Indigenes of Odi in Bayelsa State have concluded plans to file a suit against former President Olusegun Obasanjo at the International Criminal Court (ICC) over what they call the genocide of November 20, 1999.
Sources close to the community told the Nigerian Tribune on Wednesday that the people of Odi have been working with some local and international human rights bodies to collate their data for some time now.
Source said that the people have also contacted a number of lawyers who would present the details before the United Nations (UN) Court.
A source close to the Odi community said in Abuja that the people of Odi have been able to marshal their points in the suit which will also involve the Federal Government of Nigeria.
A source said that as the head of the Nigerian government at the time of the invasion, Obasanjo is the primary target of the suit and that he would be charged for crime against humanity.
Already, the people are said to also be angry with the Federal Government for failing to rebuild the community after the invasion of November 20, 1999.
It was gathered that the community had, during the Obasanjo administration, contacted Human Rights lawyer, Mr Olisa Agbakoba, to help secure compensation from the government for the troops’ invasion of the community in 1999 and that till now, the government has failed to respond.
“We are dragging Obasanjo before the International Criminal Court for crimes against humanity. That is a fact I can confirm to you. As for the lawyers that will handle the matter, I will leave that out for now,” a source in the know said, adding that details of the crime committed by federal troops during the invasion were pathetic.
“When the troops invaded Odi on November 20, 1999, the different groups that worked on the site counted 2,284 deaths. The deaths included the aged, women and children. When the late Senate President saw the scene, he said there was nothing to say but that it was like a civil war,” another source said.
The source further added that reports which are available to the government had confirmed that none of the militants who perpetrated the killing of soldiers and policemen was hurt during the raid and that the militants only relocated to different parts of the Niger Delta after the attack.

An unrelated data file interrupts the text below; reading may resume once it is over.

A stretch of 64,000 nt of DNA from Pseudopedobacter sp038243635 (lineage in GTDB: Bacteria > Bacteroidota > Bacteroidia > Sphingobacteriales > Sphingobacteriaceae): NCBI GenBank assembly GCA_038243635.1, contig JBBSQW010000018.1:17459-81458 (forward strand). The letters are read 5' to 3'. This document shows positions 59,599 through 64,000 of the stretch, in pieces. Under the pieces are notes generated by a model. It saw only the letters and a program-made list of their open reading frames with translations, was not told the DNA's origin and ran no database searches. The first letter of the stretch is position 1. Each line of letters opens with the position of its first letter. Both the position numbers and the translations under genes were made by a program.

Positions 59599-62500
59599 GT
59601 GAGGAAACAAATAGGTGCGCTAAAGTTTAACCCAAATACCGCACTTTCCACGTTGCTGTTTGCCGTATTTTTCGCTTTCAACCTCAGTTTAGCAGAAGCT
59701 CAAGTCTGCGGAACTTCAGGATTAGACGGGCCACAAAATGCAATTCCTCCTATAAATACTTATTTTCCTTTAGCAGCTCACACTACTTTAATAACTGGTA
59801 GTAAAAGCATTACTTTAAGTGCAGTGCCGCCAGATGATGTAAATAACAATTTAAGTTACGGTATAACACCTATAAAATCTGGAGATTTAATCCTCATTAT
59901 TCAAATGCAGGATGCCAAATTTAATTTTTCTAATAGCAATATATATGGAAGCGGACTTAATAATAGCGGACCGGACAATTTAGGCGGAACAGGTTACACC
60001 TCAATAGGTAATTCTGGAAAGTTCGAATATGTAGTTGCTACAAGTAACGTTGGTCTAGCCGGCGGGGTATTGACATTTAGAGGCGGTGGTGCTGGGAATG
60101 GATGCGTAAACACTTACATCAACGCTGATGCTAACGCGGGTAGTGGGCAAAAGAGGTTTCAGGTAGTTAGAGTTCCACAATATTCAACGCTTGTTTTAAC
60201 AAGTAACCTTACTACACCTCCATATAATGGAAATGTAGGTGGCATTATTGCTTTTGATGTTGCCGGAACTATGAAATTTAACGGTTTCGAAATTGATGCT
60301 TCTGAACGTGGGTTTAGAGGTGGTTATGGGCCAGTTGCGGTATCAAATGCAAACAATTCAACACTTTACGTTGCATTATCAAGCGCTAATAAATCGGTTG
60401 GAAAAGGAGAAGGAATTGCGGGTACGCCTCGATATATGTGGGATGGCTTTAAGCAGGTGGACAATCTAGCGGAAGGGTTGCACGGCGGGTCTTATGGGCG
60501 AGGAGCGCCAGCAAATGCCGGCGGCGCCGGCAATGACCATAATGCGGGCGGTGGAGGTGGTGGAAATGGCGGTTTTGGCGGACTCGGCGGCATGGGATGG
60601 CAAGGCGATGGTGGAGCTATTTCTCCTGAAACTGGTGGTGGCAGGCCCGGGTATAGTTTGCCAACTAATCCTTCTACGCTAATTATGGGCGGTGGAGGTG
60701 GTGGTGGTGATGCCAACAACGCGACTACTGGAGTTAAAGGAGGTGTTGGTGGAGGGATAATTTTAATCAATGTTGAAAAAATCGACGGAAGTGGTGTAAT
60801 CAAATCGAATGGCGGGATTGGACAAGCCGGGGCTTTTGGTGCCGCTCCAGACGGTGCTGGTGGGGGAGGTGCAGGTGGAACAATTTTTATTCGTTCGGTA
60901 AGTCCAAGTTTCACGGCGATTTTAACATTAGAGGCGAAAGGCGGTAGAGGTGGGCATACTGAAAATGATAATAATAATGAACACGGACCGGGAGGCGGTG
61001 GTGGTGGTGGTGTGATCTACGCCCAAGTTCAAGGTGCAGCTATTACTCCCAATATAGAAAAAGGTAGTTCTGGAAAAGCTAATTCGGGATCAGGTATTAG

The source said that the leader of the militants believed to have perpetrated the attack on security operatives, Ken Niweigha, now late, was not hurt during the operation by the government troop and that he relocated afterwards to Delta State.
“Our people are seeking two things, conviction of the former president for crime against humanity and compensation from the Federal Government for the destruction of Odi. The details are ready with pictures but we don’t want to pre-empt the International Court,” a source close to the community said, adding that the names of the victims and their pictures have been compiled for onward transfer to the United Nations.
The source added that the suit will be filed before the end of the year.
The community is also said to be claiming that rather than help stop the problem of militancy in the Niger Delta, the invasion of Odi only aggravated the problem and that as of the time of the attack, no militant camp was operating in the Niger Delta.
“After the attack, militant camps sprang up across the Niger Delta. For instance, the leader of the militants that attacked the soldiers and policemen, Niweigha, relocated to Okporpoza and joined Tompolo to form Camp Five, Asari Dokubo and Atake Tom established camps in Rivers while General Boyloaf established a camp in Bayelsa. We are going to include that all the deaths recorded after the formation of the camps are also part of the war crimes of Obasanjo,” the source said.
The troops had been deployed to the community following the killing of soldiers and security operatives by the Niger Delta militants who used the community as their base.
Although the matter had not been talked about for some time since the action, it was resuscitated on Sunday night by President Goodluck Jonathan during a media chat where he described the invasion of the community as a failure because it did not achieve its intended purpose.
But in a reaction, Obasanjo had faulted President Jonathan’s claim which he described ‘factually incorrect’ and borne out of misinformation.
Speaking through Chief Femi Fani-Kayode, his spokesperson, the former president had explained that the deployment of soldiers to Odi actually stopped the killing of soldiers with impunity by the militants and was thus a mission accomplished.